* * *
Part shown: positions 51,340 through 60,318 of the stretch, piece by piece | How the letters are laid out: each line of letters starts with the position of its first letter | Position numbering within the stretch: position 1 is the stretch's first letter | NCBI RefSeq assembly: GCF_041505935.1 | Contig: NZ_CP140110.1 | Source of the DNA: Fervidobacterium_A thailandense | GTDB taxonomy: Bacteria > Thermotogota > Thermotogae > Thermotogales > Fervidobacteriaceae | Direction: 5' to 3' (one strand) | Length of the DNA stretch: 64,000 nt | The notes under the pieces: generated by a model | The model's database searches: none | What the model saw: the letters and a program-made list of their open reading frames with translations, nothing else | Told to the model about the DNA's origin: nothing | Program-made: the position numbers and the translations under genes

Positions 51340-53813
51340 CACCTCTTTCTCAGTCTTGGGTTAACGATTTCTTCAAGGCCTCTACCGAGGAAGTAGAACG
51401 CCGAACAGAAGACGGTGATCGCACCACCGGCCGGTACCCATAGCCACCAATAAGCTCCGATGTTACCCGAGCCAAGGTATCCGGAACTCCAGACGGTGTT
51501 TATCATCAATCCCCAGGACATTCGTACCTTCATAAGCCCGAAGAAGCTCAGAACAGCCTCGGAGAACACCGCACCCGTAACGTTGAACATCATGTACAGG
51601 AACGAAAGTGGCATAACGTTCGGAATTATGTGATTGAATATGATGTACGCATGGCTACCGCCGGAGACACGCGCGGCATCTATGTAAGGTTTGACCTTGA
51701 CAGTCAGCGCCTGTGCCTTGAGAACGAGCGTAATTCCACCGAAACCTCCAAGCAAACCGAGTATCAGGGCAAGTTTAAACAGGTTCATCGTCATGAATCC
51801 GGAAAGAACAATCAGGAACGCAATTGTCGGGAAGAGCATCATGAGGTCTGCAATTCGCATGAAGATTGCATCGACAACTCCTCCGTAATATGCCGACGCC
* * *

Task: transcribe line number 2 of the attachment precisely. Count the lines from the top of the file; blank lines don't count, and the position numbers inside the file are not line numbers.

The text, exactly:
Positions 51340-53813